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Ethical Taxidermy and Conjured Creations with Lucia Mocnay

Lucia Mocnay in her Melbourne studio. Photo by Aglaia B

Lucia Mocnay in her Melbourne studio. Photo by Aglaia B.

Lucia Mocnay of Conjured Creations discusses the ethics and ecological implications of taxidermy art. Lucia is exhibiting her work in our current show,  Curios. See the online preview here.

The ethics of using animals for taxidermy is often considered a conundrum. Here in Australia, foxes and hares are causing widespread disaster for our small native animals and their habitats. Many of these small native animals are endangered and some have become extinct due to the introduction of invasive species. Foxes are great hunters and small native mammals are their prey. Rabbits and hares have the same diet that small natives have and they take over their natural habitats, cause land erosion where nothing can live or grow, and reproduce much faster than our small natives do. Foxes, hares, rabbits and wild cats among other invasive species, are seen as major pests in Australia and if allowed to populate freely without human interference, it would not be long until we would only see foxes, rabbits and hares in the wild. Many of our unique native animals such as the bilby, numbat and bandicoot would sadly be lost forever.

I personally have a great love for and kindred bond with foxes and hares as these come from my homeland of Slovakia. But sadly, I understand that these beautiful creatures don’t belong in Australia and do great harm. I am an environmental advocate and conscious artist and I feel passionate about making something positive out of this sad situation, while simultaneously raising awareness of the plight of native animals. Native animal conservation is intrinsically linked to the control of the population of wild foxes and rabbits in Australia. The Australian Government has measures to ensure the ongoing survival of our endangered native species, and this includes careful culling to control invasive species such as foxes and hares. Usually the culled animal remains would be discarded and forgotten, but instead, I attain the skins and create art, rather than see them go to waste. This is ethical and ecological taxidermy. Taxidermy art which aims to bring attention to these issues in hopes that more people look deeper and take action to protect our environment.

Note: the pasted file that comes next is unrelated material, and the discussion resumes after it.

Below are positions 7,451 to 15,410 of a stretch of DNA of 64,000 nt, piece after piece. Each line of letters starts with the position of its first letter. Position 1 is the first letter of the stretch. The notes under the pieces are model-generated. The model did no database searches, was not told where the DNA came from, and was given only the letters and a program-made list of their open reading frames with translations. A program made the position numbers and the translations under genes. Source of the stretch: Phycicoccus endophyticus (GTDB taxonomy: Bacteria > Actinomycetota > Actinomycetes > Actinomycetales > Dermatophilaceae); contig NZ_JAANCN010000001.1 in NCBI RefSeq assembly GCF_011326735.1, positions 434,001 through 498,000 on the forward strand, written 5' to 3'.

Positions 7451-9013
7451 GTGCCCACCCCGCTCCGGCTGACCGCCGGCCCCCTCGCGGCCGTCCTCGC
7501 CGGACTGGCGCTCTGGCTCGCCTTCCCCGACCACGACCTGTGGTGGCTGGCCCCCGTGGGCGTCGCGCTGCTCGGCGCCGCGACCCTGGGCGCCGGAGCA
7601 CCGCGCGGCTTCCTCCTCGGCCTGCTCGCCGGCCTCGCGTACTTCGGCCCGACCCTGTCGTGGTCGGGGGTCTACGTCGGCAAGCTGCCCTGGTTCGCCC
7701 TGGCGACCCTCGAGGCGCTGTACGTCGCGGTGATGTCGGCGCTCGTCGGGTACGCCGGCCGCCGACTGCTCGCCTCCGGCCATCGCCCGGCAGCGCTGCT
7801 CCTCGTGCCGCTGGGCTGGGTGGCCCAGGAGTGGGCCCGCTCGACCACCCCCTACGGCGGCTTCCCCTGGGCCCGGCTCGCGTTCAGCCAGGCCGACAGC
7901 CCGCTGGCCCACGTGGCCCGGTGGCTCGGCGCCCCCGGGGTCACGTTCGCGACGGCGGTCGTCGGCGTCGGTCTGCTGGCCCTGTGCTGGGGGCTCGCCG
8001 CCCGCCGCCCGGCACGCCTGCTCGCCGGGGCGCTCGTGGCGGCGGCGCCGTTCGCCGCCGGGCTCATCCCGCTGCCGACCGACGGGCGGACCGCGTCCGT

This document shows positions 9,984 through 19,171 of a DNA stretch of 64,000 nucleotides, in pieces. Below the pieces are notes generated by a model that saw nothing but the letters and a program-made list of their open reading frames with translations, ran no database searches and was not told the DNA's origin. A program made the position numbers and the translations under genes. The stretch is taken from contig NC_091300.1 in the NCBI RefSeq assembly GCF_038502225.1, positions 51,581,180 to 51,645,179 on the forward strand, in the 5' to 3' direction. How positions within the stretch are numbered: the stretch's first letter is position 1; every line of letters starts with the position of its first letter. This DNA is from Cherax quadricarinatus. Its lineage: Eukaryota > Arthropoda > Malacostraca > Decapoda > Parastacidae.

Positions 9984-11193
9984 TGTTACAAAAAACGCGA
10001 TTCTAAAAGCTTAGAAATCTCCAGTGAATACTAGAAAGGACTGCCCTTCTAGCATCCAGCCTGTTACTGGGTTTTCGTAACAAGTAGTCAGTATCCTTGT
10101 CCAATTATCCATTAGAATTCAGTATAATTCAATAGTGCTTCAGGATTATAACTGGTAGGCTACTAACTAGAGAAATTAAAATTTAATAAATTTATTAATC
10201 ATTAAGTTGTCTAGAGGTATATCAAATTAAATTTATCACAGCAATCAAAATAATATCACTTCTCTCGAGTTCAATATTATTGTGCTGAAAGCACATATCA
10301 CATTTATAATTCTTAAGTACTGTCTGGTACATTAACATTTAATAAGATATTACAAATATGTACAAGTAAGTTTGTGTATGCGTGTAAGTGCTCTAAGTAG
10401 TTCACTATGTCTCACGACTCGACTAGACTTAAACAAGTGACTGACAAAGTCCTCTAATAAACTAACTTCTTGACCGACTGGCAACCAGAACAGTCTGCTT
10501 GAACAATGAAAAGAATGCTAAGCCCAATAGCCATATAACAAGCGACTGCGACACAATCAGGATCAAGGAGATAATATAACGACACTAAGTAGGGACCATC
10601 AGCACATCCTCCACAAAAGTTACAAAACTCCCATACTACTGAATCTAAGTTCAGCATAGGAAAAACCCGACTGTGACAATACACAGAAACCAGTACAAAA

The foxes and hares in my work are dressed in costumes from all corners of the globe. They represent how these animals have spread to many continents of the world, have urbanised themselves and adapted to many different situations and environments – sometimes destructively so. My work explores parallels with human settlement throughout the ages and entertains the idea that soon enough, there will be humans (and hares!) on the moon.


If you feel strongly about saving native animal lives, please also keep in mind that domestic cats are huge problem too. If you have an outdoor cat please put a big colourful cat scrunchie on it’s neck, as well as a bell. This will save the lives of native birds who have keen colour vision, while mice whose colour vision isn’t as good will still be caught. Your cat will look very dapper while being a bit more eco-friendly. Marsupials who are usually out at night when vision is difficult can be saved if you bring your cat in from dusk to dawn. Everyone’s efforts in their own backyards, even in urban areas, have an impact on the whole ecosystem and can help conserve Australia’s unique native animals for future generations.

A percentage of proceeds from the sale of my artworks will be donated to Mt Rothwell Conservation and Research Center and World Society for the Protection of Animals (WPA).

Please visit Conjured Creations for more information.

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